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An introduction to the history of the american population

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In many ways, the composition of the contemporary United States is more similar to the polyglot nation of the early 20th century, when major waves of immigrants were drawn by greater economic and political opportunities in the United States than were available in their countries of origin.

The desire for religious freedom, flight from persecution, and family ties are also important factors spurring migration Massey, 1999 ; Portes and Rumbaut, 2014 ; Grasmuck and Pessar, 1991. Today as in the past, nearly one in seven Americans is foreign-born.

Meanwhile, the development of federal immigration law since that era discussed in Chapter 2 has led to the rapid growth of an undocumented-immigrant population whose experiences differ from immigrants with legal status in fundamental ways see Chapter 3. In this section, the panel reviews the demographic changes among the foreign-born since 1970. We discuss both flows and stocks of immigrants.

Flows are the numbers of arrivals and departures each year or in a designated period e. Stock refers to the number of foreign-born in the population at a point in time, usually based on counts in the census or other surveys such as the Current Population Survey.

Both flows and stocks have measurement problems. For example, flows of immigrants as measured by administrative data of the U. The panel had less information on how many people leave the United States. The stock data are based on the foreign-born as measured in censuses and surveys, but they include anyone residing in the United States, including those who do not plan to stay and do not consider themselves immigrants. Nevertheless, stock and flow data do provide different but complementary perspectives on the composition of the foreign-born population.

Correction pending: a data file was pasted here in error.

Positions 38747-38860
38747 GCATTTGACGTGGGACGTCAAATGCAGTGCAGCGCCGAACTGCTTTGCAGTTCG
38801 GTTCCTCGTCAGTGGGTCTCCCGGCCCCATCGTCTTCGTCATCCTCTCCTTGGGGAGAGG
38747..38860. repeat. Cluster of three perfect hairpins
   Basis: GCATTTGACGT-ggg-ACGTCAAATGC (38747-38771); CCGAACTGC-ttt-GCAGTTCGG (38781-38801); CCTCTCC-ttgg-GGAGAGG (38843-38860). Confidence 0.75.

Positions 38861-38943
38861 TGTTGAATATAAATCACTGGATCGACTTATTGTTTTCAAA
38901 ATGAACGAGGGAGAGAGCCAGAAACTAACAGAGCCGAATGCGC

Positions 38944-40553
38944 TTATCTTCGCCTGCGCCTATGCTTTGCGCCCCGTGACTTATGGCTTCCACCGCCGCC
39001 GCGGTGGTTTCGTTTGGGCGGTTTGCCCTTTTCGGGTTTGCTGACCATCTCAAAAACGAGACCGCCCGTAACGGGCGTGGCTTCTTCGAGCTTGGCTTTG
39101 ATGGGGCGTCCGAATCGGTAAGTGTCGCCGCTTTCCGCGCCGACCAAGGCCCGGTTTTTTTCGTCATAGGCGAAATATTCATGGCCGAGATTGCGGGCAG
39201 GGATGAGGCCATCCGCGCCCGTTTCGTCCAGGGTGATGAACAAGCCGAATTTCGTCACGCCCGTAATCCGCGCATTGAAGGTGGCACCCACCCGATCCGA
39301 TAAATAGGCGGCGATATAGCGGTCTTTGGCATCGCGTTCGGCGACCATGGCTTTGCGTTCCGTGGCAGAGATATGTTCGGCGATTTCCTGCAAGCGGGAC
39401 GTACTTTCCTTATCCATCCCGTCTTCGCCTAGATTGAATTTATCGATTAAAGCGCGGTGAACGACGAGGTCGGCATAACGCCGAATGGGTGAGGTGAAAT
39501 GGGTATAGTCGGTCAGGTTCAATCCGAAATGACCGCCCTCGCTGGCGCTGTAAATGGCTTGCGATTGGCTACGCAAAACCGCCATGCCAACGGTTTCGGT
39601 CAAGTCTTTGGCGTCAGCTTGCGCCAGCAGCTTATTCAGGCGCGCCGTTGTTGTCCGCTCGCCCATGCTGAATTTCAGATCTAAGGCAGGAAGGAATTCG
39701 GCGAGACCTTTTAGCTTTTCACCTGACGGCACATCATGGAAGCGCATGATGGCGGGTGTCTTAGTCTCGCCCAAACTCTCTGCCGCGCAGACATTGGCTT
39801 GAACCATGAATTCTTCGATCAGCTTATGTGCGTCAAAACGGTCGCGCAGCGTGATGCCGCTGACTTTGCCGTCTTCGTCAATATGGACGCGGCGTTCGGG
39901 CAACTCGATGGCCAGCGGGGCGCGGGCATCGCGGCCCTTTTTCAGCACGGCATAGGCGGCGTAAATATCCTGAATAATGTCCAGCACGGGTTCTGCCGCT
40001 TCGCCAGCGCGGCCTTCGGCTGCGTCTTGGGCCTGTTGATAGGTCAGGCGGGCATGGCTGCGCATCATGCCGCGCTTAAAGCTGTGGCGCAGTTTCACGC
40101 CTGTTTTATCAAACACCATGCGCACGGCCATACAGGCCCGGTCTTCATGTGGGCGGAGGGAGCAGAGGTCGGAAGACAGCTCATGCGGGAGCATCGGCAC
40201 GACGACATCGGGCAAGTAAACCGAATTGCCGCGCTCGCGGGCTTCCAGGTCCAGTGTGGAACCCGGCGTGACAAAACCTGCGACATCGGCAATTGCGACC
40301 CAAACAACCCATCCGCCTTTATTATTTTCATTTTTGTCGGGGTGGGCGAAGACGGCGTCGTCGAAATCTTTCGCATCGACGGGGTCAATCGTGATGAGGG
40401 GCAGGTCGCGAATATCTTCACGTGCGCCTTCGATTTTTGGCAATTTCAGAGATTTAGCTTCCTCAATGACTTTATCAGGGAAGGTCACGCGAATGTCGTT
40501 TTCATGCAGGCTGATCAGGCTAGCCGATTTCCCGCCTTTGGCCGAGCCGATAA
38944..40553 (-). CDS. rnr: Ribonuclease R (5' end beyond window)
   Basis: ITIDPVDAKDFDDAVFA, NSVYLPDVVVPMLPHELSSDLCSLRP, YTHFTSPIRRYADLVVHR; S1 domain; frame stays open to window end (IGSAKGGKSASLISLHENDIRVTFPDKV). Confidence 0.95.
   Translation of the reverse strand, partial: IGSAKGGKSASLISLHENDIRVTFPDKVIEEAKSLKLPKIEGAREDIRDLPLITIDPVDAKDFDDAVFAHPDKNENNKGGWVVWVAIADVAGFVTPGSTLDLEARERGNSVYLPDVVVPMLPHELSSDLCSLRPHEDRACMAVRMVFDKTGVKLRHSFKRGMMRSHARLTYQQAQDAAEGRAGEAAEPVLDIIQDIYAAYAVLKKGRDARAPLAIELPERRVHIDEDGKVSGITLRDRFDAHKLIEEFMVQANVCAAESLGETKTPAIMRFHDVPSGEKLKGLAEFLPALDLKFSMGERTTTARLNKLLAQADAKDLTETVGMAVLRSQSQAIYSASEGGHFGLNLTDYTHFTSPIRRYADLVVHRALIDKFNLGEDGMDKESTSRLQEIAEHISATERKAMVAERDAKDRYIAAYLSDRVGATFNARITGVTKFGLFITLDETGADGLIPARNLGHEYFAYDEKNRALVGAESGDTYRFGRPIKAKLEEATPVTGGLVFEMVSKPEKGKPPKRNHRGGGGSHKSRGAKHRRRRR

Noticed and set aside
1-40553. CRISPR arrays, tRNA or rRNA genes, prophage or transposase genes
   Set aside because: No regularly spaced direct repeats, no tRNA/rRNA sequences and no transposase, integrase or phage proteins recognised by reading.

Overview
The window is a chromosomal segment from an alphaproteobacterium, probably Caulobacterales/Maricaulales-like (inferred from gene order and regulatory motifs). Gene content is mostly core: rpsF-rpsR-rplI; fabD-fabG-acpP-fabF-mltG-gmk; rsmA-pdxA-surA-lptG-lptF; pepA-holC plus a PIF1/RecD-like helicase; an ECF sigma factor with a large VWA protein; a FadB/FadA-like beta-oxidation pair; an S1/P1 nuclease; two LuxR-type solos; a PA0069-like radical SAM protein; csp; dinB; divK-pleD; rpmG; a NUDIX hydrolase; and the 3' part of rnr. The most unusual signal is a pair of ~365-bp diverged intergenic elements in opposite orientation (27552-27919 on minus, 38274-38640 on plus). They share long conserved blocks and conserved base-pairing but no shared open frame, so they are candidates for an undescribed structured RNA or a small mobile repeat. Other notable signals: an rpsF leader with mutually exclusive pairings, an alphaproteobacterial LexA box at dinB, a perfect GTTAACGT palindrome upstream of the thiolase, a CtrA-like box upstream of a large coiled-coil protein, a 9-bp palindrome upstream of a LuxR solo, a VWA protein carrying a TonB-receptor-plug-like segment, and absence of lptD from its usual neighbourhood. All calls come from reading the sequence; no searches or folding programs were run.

Flow data represent the recent history of immigration. Stock data provide a snapshot of the current and future composition of the foreign-born. The next section begins by discussing the rapid growth of immigration in recent decades and then examines the ways in which these immigrants Page 23 Share Cite Suggested Citation: The Integration of Immigrants into American Society.

The National Academies Press.

  • Seen from the east, the surface of the Great Plains rises inexorably from about 2,000 feet 600 metres near Omaha , Nebraska , to more than 6,000 feet 1,825 metres at Cheyenne , Wyoming , but the climb is so gradual that popular legend holds the Great Plains to be flat;
  • The Appalachian Mountain system The Appalachians dominate the eastern United States and separate the Eastern Seaboard from the interior with a belt of subdued uplands that extends nearly 1,500 miles 2,400 km from northeastern Alabama to the Canadian border;
  • The Integration of Immigrants into American Society;
  • Before the settlement of the Midwest the Piedmont was the most productive agricultural region in the United States, and several Pennsylvania counties still consistently report some of the highest farm yields per acre in the entire country;
  • The Central Lowland resembles a vast saucer, rising gradually to higher lands on all sides.

In the 50 years since the 1965 amendments to the INA passed, the demographics of immigration—and in consequence, the demographics of the United States—have changed dramatically. Before that law passed, the number of Americans who were foreign-born had declined steadily, shrinking from over 14 million in 1930 to less than 10 million in 1970 see Figure 1-1.

As a share of the total population, the foreign-born peaked at almost 15 percent at the turn of the 20th century and declined to less than 5 percent in 1970. After 1970, the number of foreign-born increased rapidly, doubling by 1990 to 19.

  • Although almost completely underlain by crystalline rocks, New England is laid out in north—south bands, reminiscent of the southern Appalachians;